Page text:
Over 2 billion people on earth don't have
electricity but these simple inventions are helping.
Most live in rural or remote areas that are off the electrical grid but others can't afford electricity because they're poor and live on less than $2 a day.
Inventors have been working on this problem and have created effective, inexpensive, simple inventions that don't require electricity.
Jane Chen and Rajan Patel are co-inventors of the award winning incubator pouch for premature babies.
Jessica Lin, along with co-inventors, Hemali Thakker, Julia Silverman and Jessica Matthews invented the sOccket, an award winning innovation that uses a soccer ball to harness and store electrical energy when kicked.
Multiple award winning inventor Emily Cummins created an inexpensive, simple, natural biological cooler that refrigerates perishable foods and medicine.
The latest simple invention to address this electricity problem comes from co-inventors Jim Reeves and Martin Riddiford.
They spent four years developing their award winning GravityLight™, which is a light that requires no electricity, no batteries or solar dependency to operate. Instead it uses the force of gravity to create light.
A weight is connected to the end of a rope that loops through the light casing. The light is hung from any structure or tree. You pull on the rope to lift the weight to the casing.
When you let go of the rope the weight gradually falls and pulls the rope through gears that turn a small generator to power LEDS on the light.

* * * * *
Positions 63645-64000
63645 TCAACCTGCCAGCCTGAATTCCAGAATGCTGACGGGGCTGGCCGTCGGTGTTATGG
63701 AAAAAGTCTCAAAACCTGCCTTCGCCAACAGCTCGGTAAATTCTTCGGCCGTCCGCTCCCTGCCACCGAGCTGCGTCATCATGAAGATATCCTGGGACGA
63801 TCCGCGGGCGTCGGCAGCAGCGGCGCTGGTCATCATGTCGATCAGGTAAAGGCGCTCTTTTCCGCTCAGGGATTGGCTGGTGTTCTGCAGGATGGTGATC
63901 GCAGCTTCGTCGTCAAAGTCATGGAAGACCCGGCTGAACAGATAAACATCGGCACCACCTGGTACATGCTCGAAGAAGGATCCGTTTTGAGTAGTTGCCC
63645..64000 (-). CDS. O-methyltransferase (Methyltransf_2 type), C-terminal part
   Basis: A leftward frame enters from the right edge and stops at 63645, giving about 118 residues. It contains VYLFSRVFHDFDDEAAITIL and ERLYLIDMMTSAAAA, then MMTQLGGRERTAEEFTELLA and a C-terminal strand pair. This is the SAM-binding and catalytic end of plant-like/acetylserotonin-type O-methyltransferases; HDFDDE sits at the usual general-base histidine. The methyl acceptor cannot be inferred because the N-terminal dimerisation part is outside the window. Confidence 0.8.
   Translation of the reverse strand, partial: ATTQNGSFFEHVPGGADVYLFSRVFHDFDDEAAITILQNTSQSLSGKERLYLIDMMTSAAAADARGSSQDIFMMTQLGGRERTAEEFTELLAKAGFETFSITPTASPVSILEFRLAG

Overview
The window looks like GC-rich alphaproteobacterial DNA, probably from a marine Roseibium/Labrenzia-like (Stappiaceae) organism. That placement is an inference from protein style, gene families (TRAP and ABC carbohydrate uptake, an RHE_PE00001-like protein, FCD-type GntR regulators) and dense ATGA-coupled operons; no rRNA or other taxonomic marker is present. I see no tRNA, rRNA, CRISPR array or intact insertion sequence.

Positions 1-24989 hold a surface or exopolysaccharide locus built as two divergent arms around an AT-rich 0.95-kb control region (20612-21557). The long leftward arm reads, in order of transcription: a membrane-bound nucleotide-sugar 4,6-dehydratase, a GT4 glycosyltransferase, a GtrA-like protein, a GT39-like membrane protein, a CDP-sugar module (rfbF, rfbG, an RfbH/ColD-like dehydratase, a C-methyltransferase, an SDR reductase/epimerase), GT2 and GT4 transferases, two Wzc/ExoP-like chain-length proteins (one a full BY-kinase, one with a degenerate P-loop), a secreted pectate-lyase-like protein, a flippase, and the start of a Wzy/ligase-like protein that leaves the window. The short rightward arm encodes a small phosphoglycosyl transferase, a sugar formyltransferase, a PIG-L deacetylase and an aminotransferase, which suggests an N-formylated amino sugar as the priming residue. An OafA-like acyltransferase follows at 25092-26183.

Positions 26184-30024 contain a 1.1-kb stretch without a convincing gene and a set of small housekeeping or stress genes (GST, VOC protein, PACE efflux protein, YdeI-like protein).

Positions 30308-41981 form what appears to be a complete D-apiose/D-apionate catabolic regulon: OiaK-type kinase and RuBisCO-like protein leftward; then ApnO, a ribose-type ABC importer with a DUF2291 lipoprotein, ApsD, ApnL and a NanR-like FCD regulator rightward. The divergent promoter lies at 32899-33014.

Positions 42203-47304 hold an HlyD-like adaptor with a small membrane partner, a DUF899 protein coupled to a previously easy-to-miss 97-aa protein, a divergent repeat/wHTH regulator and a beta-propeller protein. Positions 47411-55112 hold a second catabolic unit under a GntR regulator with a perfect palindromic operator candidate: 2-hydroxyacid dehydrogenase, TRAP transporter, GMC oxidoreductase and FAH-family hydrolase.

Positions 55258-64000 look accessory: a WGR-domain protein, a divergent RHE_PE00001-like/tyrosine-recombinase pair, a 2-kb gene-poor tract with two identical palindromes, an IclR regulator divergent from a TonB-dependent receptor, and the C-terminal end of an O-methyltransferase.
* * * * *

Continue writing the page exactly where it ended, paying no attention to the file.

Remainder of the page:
The light shines for about 25 minutes and it only takes 3 seconds to pull the rope to restart the cycle again.
To demonstrate the feasibility of their invention they decided to raise funds for field testing. They launched a crowdfunding campaign on Indiegogo to raise $55,000 but received close to $400,000.
Jim acknowledges that the success and support for the campaign was helped by an unexpected endorsement from Bill Gates who tweeted, "GravityLight is a pretty cool innovation which could be a source of cheap light in developing markets."
Jim Reeves gives a great explanation of the development process he and Martin used to create GravityLight at a TEDx event, which you can watch here on Youtube.
Source: deciwatt.org; ted.com/tedx/events; creativecommons.org
The battery-less remote control is a simple invention that uses energy-saving technology.
The remote control uses an electromagnetic induction coil and rotation gears to generate current.
The signal is transmitted a distance of several meters using infrared light. The current is activated by squeezing a trigger which in turn makes the remote functional.
You fill it with water and it operates as any normal LCD digital clock - displaying the date and time in easy to read digits. The water powered clock doesn't require any batteries.
In fact, you can fill it with any pop or fruit juice, even coffee or beer and it will still work. A clear casing allows you to see your beverage of choice inside the clock.
Here is how it works.
The secret is that the water clock is a battery.
Inside is an electrolyte cell with two metal posts.
When the posts are immersed in a liquid that conducts electricity (water) then electrons flow from one post to the other creating a current.
The electric current powers the clock. If you add fruit juice, or soda pop, it makes the liquid more conductive.